T.O.T.Week: grandmothers, a tribute

“My favorite parts of a novel are always right in the middle. You get to the meat of the story, having built a foundational relationship with its characters, and then there’s a good while before it’s over, and you’re forced to part.” – Stacy, personal London blog aptly named ‘just my cup of tea,’ circa 2011.

I wrote these words ten years ago. As a sophomore in college, thousands of miles away from home and family, I was left with only the clacking of computer keys to help me process the loss of my paternal grandmother, Adeline Tell. Call it kismet, coinkydink, déjà vu, or just plain weird, but as I re-enter the blogging space, its proverbial arms embrace me once more as I now reflect on the life of my maternal grandmother, Sandra Brown Grotta, who passed away this morning. I wrote the quote above because I have had the unbelievably good fortune of knowing and building that middle, that relationship, with all four of my grandparents. Twenty-nine years alongside Grandma Sandy provided me not only with a proclivity for chocolate sweets, but an opportunity to stand beside a strong, devoted female role model that I will love and remember always and forever.

From the top of her Vidal Sassoon bob to the soles of her Gucci loafers, this woman was perfect… because that’s what grandmothers are, right? The stereotype itself invokes a vision of baked goods, a spoil-you-rotten-mentality, and an overflowing-with-love type of figure. Well, as I mentioned, when it came to sweets, no one could scarf down a Shake Shack chocolate milkshake quite like my grandmother. She would simply never leave the department store unless my sister had not just a new skirt, but an entirely new outfit with accessories to boot. And overflowing love? This is a woman who looked at some guy named Christian Ronaldo and told him, “Oh my grandsons play soccer too,” as if the leagues were evenly matched. She hit the marks in so many ways.

Yet this woman was also so much more. Our queen of the family… and though her throne was undoubtedly of Loro Piana fabrics, it’s her heart that was purely gold (and maize and blue.) Once you were in Sandy’s sphere, she never let you go. Her loyalty was far reaching, from the artisans whose crafts filled her home, to the nurses and caretakers that she treated as family in these final years, to the gangly looking Michigan ZBT junior who couldn’t take his eyes off of her at a sorority event all those years ago. My grandparents have always been a unit, a package deal, Sandy-and-Lou (order intentional). Though interior design and architecture and fine craft aren’t exactly my wheelhouse, I did learn that you make meaning from your pieces, not the other way around. I truly believe that’s why one of my grandmother’s favorite pieces of jewelry (and the woman has A LOT of jewelry) was a ring with the faces of her five grandchildren. It is also why their home is so much more than white walls, glass windows, and wooden turkeys (go with it), but a product of a beautiful, 66 year love story.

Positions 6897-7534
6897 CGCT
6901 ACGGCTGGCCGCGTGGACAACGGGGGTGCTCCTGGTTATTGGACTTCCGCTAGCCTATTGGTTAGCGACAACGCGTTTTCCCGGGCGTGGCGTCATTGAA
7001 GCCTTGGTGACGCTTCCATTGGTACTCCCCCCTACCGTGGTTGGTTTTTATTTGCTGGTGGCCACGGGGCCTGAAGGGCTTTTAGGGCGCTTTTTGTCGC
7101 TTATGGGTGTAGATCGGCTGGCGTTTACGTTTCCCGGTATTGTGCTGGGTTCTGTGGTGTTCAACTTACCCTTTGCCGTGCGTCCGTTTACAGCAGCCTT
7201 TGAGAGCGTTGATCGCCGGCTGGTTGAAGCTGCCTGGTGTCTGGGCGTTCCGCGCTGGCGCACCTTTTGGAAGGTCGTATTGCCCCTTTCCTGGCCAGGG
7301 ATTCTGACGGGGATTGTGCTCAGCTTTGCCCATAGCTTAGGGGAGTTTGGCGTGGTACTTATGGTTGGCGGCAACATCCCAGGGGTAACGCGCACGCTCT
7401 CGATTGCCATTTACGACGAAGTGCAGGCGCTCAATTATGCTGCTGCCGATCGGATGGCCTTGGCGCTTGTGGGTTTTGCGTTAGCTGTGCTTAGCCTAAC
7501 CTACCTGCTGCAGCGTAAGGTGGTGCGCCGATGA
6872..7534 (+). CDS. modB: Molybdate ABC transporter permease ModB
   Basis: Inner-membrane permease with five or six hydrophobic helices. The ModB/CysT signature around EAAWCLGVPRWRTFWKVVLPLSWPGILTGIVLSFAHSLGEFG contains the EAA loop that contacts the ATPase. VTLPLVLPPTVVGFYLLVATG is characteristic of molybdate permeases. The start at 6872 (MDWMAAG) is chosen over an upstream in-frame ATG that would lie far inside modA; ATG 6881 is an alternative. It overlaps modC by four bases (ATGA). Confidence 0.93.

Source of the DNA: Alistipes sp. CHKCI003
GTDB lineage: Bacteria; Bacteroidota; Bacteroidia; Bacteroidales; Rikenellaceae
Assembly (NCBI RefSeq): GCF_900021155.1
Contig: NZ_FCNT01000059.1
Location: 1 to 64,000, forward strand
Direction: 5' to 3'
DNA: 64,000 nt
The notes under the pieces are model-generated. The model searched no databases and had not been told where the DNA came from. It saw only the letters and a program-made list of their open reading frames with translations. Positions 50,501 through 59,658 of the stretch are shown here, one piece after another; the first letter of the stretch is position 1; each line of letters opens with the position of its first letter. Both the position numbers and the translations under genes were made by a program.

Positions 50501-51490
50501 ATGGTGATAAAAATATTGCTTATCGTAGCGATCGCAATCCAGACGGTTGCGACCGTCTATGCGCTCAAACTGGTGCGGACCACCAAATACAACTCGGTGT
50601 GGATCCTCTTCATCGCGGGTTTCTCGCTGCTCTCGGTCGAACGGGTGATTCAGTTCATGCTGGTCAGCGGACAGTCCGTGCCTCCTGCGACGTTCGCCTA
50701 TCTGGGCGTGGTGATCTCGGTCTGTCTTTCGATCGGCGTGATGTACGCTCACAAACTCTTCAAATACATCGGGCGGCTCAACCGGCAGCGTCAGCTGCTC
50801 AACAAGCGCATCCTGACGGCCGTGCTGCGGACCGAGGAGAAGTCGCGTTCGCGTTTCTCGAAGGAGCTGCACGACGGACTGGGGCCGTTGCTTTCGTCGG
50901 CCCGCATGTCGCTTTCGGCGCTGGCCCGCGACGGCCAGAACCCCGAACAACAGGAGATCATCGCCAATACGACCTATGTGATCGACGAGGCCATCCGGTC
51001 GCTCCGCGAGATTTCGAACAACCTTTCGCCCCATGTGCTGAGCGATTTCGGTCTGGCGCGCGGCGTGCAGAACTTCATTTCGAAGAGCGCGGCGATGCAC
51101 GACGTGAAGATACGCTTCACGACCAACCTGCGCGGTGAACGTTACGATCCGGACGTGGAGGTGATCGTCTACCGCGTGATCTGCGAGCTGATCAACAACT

My grandmother was opinionated, strong, caring, and beautiful. I could share stories upon stories about her love for apple pancakes, fluffy dog pillows, oversized sweaters, and forties musicals, and those are only a few from my own experiences. These four titles demonstrate a grandmother-grandchild relationship in different ways, some more tumultuous than others. Though I have to believe the intent of each author was to provide a thoughtful point of reflection not only to what this type of figure may teach you about the world, but also what she may be able to teach you about yourself.

I love you, Grandma Sandy. Rest in peace.

When Grandma Gives You a Lemon Tree by Jamie L.B. Deenihan (picture book)

Louisiana’s Way Home by Kate DiCamillo (middle grade novel)

Love is a Revolution by Renée Watson (YA book)

Nobody Will Tell You This But Me by Bess Kalb (adult book)

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